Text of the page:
23 Feb 2005
Port of Tauranga has solid first half despite weaker forestry exports
The Port of Tauranga today announced a 7.1% higher net profit of $15.8 million for the six months to December 31. This was despite a continued slowdown in log exports affecting the port's own operations and those of its associated companies, the Owens Cargo Company (now Toll Owens) and Northport.
Port Chairman John Parker says the result reflects higher volumes of bulk imports (including coal), further gains in container traffic and increased non-forestry exports.
Container volumes for the half rose 19.4%, with December the second-highest month on record and 29% ahead of December 2003 with increasing volumes of containers passing through the company's MetroPort operation in Auckland.
"Total trade through the port was a record 6.6 million tonnes. Container volume, at 222,000 TEUs (20ft equivalent units), was also a record."
Business highlights for the half year included:
Mr Parker says the final result is excellent given that log exports for the half were 30% lower and wood chip exports 61% lower, pushing total exports through the port down by 7% to 3.8 million tonnes.
"Imports on the other hand were up 31% in total with oil products and fertilisers up by 21% and 38% respectively and cement also up by 38%.
"Coal imports were 54% higher at 455,000 tonnes. With our new coal handling facility now on stream we expect this higher level of imports to continue under the 15-year contract we have with Genesis Energy to handle up to 1 million tonnes of coal a year.
"The increase in imports and the lower level of exports mean imports accounted for 42% of the port's total bulk volume, bringing imports and exports nearer to a balance. In terms of containers, imports made up 48% of the total volume."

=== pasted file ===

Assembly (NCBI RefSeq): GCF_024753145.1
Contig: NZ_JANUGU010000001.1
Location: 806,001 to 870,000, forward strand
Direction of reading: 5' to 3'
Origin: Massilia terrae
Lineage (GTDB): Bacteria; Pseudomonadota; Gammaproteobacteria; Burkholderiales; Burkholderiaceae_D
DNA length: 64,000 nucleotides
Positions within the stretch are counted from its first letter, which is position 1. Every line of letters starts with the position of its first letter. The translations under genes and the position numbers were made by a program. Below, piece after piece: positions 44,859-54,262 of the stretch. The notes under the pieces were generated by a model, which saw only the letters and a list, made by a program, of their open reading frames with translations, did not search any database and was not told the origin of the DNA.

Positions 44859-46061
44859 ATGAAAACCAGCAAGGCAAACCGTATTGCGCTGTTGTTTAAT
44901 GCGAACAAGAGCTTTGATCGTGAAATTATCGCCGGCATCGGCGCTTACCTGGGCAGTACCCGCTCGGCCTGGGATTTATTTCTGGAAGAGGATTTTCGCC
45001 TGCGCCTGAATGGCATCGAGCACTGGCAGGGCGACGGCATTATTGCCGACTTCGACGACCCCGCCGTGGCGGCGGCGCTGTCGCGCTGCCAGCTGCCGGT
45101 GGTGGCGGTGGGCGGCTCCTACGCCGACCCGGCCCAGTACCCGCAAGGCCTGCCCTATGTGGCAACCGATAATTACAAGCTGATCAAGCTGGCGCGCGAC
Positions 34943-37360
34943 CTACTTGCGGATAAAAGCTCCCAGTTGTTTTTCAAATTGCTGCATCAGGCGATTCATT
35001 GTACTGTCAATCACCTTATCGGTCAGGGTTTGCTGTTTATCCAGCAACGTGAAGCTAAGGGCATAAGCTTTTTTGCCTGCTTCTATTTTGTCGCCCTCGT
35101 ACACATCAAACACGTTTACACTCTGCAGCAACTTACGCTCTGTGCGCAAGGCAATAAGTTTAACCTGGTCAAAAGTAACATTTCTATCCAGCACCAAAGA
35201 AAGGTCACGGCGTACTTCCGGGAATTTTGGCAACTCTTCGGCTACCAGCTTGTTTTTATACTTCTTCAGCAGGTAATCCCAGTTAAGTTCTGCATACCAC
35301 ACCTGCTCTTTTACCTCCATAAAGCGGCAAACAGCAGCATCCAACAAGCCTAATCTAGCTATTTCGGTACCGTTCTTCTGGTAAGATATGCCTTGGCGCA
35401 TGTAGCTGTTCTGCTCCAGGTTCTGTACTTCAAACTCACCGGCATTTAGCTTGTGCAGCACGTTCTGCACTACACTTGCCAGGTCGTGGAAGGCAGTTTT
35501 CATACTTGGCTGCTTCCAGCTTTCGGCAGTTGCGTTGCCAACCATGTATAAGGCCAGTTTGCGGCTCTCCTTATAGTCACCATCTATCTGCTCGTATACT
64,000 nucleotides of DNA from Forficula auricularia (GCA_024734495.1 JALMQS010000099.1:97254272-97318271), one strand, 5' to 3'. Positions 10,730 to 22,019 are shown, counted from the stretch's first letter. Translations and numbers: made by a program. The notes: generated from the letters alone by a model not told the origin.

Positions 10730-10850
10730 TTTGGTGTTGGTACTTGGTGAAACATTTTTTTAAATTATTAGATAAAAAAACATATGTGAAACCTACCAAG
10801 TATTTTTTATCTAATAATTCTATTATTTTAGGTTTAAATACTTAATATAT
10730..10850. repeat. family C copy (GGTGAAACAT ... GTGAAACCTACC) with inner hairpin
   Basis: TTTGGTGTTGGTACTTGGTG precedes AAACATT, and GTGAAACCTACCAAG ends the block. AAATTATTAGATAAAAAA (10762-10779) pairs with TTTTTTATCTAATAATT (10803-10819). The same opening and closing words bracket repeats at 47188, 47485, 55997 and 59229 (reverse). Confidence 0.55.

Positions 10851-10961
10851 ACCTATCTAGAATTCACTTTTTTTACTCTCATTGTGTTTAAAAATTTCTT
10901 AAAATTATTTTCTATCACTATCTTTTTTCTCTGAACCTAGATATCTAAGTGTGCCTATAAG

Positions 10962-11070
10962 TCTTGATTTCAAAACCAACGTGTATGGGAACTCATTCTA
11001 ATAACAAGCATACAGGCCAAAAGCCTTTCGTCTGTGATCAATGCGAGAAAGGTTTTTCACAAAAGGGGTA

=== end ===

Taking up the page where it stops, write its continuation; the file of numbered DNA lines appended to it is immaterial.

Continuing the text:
Revenue for the year was 8.8% higher at $78.4 million and EBITDA for the latest period was 5.5% higher at $36.3 million. Depreciation for the period was $630,000 higher at $6.4 million. Interim dividend has been held at 7c a share and is payable on 18 March 2005.
Mr Parker says the result and the investments made during the half are consistent with the port's long-term planned approach to the business.
"We have always invested for the medium and long-term and are confident that in the forestry area there will be a return to higher volumes.
"Our present approach in this area is to reduce our costs and lift our efficiencies. We will continue to work with the forestry sector to ensure we are well placed to benefit when export volumes and demand returns to more normal levels."
He says that prospects for the current half are good, but unknowns included decisions on where future exports of dairy product will be shipped.
Mr Parker says the other significant development has been the decision by the port's Chief Executive, Jon Mayson, to retire late in the calendar year at a mutually agreeable date.
"Jon has been with the port for 33 years and our chief executive since January 1997. He has created a strong and proven management team. His successor will inherit an organisation in solid shape with the strategic direction and partnerships necessary for its continued success and profitable growth."
Mr Parker says there will be a smooth and planned succession to the new Chief Executive and a full and rigorous selection process will take place before a new appointment is made.
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